Some say that to survive in an office you should never wear a business suit more expensive than your superiors. Although, that doesn't tell the whole story. Rather, you should never let your style be tempered by another's inability to dress, especially when they ought to lead by example. But don't take it too far either, for there's a fine line between being dashing and improperly dressed when sporting a suit for business. Here's a quick guide on how to get it right.
Venture Away From Black
Unless you're a secret service officer or a funeral director, try and minimise the amount of black suiting in your business wardrobe. It's a clichéd symbol of the unstylish when worn in the corporate world, so leave it for formal affairs where it belongs. Instead, look to colours to liven up the office. Darker hues will always suit a business suit, like grey and navy blue, especially so when mixed with whites, reds and greens in your accessories.
Your shirt, too, is just as much a part of your outfit as the suit that encases it. And like the suit itself, don't feel confined to banality. Although, try to keep the shirt simple, as it makes allows you to go for pattern in your tie and is easier to match. A Club Collar (as in the above photos) is a great example of a shirt that's different from the norm, and one which will add complexity to your style.
Patterns are an essential element of a good business suit. A Herringbone pattern is appropriate for most occasions, as it ups your style, without breaking the traditional formality of office wear. Stripes, too, are always acceptable, and if you're prone to boldness choose a chalk stripe over the classic pinstripe for a little something more.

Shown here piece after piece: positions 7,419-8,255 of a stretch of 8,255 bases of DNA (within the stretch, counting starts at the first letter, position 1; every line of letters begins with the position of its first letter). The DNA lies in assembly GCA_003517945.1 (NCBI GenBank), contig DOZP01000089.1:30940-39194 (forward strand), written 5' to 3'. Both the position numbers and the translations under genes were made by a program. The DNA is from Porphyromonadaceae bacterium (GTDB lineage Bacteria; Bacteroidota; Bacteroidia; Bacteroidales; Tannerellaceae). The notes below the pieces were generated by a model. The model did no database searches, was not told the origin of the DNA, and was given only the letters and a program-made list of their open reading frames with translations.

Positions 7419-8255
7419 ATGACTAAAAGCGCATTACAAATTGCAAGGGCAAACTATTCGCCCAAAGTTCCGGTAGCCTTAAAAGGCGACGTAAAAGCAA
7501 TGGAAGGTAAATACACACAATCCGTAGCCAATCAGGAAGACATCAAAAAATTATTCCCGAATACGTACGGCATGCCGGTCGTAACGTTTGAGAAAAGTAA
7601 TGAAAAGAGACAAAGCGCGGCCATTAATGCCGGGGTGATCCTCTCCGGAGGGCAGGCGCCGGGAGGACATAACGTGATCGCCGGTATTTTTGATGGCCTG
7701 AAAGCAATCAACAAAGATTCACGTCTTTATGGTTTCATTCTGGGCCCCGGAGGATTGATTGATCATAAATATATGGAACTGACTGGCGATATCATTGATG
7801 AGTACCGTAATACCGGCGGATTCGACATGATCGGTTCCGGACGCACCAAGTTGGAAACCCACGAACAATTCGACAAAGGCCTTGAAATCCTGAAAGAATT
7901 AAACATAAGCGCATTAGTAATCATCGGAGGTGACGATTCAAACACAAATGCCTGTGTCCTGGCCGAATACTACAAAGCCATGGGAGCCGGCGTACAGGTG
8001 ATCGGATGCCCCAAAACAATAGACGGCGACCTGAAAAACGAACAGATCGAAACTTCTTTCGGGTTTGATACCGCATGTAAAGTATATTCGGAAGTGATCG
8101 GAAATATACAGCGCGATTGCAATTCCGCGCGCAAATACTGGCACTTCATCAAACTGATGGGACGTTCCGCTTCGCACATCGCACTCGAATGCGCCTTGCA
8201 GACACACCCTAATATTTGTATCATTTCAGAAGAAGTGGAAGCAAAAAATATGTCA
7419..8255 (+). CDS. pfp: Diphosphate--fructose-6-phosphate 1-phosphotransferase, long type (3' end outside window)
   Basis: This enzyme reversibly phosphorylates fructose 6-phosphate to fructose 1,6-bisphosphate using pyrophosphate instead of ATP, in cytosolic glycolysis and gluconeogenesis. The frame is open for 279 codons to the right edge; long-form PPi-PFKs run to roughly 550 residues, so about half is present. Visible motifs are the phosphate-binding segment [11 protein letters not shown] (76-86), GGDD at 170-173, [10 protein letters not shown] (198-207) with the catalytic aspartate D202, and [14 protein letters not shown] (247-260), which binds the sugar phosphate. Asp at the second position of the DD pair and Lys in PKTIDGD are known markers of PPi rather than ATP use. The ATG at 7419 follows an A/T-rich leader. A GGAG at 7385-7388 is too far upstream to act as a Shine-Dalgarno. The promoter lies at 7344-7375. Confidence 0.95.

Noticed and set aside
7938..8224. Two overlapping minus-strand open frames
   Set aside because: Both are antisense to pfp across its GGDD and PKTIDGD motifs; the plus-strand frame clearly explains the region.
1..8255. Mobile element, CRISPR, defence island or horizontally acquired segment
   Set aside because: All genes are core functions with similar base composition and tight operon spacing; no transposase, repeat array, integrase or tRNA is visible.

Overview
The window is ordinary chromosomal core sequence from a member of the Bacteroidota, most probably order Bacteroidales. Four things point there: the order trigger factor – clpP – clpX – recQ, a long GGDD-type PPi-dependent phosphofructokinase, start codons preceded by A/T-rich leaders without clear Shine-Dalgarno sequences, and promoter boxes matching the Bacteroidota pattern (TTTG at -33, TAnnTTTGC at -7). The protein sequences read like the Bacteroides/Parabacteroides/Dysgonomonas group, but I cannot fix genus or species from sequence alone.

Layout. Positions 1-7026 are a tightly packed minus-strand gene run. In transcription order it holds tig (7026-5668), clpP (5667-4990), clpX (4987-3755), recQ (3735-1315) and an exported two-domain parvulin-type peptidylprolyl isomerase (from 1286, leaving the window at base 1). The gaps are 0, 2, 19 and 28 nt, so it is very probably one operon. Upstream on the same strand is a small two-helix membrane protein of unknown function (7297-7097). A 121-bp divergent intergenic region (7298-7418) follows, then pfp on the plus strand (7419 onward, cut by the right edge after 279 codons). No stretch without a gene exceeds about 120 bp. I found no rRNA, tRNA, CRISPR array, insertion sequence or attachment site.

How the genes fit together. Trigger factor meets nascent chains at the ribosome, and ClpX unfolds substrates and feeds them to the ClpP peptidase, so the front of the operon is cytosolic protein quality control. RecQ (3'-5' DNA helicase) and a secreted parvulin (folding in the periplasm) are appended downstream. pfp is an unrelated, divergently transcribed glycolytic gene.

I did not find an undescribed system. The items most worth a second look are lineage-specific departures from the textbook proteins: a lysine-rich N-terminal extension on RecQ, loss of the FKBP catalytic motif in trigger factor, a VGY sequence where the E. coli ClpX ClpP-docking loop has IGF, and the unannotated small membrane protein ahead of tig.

Not to be forgotten, checks too can mean business. The Glen check (or Prince of Wales) is perfect for a professional outfit, and suits light and dark greys very well as it allows a slight contrast between the checks. A windowpane check can work too, but is known for its rakish nature. To be safe, stick to neutral colours like grey and navy.
The Three Piece
A three piece business suit is a perfect opportunity to impart some style into your office attire. Despite having fallen a little out of Australian fashion, the three piece is a traditional staple for the European professional, especially in the cooler months. Embrace it, and learn the many benefits of wearing a waistcoat.
Details are paramount to corporate fashion and evidence of the difference between a uniformed worker and a man of style. Your business jacket should always include a pocket square, but with a more professional and understated fold.
And there you have it, a simple guide on how to have your co-workers wondering if you're moonlighting as a sartorialist.